The Labyrinth, St Mary’s Abbey, Museum Gardens
Tuesday 30 May
Meet 11am, and again at 2pm, Holy Trinity Church, Micklegate
Join a monastic guide, Brother Thomas, on a special walking performance from Holy Trinity Church on Micklegate to a medieval Labyrinth in the beautiful grounds of St Mary’s Abbey in the Museum Gardens.
Experience the life of a Benedictine Monk by walking in the places and the ways they once lived. On route from the Holy Trinity Church, you will meet a number of holy and not-so-holy characters, including St Benedict, founder of the order, a grumpy ferryman preventing you crossing the river Ouse, and Brother Richard, the Infirmerer, who will test you on your knowledge of monastic cures. Finally, walk the Labyrinth in one of York’s most beautiful historic settings in the mindset of a medieval choir monk – peaceful, prayerful and meditative.
The Labyrinth has been mown specially in the Museum Gardens lawn area to the rear of the ruins of St Mary’s Church and will be in place for one week only until Thursday 1 June. You can visit and experience it for yourself before and after the walks – it’s a truly wonderful and peaceful experience.
Sincere thanks to York Museums Trust for allowing us to use this space.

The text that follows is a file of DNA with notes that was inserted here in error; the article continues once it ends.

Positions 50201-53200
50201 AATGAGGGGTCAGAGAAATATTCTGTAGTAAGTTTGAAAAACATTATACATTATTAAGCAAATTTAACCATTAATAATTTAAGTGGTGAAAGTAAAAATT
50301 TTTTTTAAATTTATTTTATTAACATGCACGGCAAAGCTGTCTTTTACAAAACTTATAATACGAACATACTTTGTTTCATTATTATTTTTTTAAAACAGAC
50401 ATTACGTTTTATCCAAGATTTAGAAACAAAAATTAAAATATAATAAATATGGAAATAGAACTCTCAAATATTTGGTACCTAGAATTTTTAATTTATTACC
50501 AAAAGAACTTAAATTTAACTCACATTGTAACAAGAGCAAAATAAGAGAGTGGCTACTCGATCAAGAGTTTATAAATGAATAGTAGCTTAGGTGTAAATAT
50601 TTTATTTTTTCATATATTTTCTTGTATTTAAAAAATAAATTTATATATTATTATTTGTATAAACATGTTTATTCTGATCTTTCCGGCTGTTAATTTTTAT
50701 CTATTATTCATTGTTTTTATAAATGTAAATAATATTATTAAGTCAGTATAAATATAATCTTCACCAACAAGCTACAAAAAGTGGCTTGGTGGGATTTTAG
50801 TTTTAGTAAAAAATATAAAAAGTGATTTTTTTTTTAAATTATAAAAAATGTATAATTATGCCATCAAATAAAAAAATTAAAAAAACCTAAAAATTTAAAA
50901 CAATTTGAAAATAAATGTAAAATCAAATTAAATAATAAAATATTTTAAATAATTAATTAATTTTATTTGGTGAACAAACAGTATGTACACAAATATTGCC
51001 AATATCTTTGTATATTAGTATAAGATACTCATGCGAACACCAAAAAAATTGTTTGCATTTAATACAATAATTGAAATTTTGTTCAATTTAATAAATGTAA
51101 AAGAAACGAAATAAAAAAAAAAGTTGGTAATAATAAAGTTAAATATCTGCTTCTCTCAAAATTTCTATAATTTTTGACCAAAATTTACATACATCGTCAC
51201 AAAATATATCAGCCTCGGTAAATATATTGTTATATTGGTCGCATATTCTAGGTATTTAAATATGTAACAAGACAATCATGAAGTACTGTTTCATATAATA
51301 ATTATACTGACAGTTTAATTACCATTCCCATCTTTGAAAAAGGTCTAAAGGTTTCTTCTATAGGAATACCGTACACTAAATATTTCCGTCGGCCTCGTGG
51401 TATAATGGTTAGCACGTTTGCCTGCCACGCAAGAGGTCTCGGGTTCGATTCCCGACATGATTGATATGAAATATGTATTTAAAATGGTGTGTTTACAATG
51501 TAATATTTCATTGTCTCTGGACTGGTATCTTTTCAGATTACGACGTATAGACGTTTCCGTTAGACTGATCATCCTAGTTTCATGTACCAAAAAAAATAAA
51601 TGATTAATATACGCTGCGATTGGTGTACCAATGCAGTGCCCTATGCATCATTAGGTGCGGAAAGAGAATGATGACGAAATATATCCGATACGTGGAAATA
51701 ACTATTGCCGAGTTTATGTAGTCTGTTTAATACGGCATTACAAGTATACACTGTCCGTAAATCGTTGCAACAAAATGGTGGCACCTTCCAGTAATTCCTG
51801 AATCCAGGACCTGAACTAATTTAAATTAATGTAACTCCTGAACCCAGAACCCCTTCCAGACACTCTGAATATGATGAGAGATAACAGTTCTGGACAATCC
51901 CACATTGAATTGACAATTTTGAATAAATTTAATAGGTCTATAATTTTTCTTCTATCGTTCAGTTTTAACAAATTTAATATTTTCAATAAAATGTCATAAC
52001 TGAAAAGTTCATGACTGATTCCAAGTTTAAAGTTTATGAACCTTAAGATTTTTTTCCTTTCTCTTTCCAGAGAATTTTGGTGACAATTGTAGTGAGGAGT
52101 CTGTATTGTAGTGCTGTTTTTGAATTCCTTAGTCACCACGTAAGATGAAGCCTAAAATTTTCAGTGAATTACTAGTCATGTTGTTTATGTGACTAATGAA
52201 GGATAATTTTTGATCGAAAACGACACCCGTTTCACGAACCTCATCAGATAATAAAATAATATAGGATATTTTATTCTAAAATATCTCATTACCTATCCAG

Meet the monks! Brother Thomas and the Abbott
About Thomas Frere
York based actor, Thomas Frere, has performed in numerous theatres throughout the land. His other passion is Labyrinths. During his time as Associate Director with North Country Theatre, he and Director Nobby Dimon started creating Labyrinths at various Monasteries, Abbeys and historic sites to celebrate the association of some monastic orders with walking and meditation. The company’s previous educational work at places like Fountains Abbey fed into this and they began to develop the idea so that walkers could meet ‘monks’, hear spiritual music and experience the discipline of life as a medieval monk as they walked.
Since first mowing a rough grass Labyrinth for the Richmond Walking Festival some 10 years ago, they have gone on to develop more sophisticated patterns, mowing in venues such as Rievaulx Abbey, Whitby Abbey, Lindisfarne Priory, Kiplin Hall and the Wakefield Wellyfest, and laying out diverse patterns with rope, paint or tape at Barton Festival, in York Minster and at Mount Grace Priory.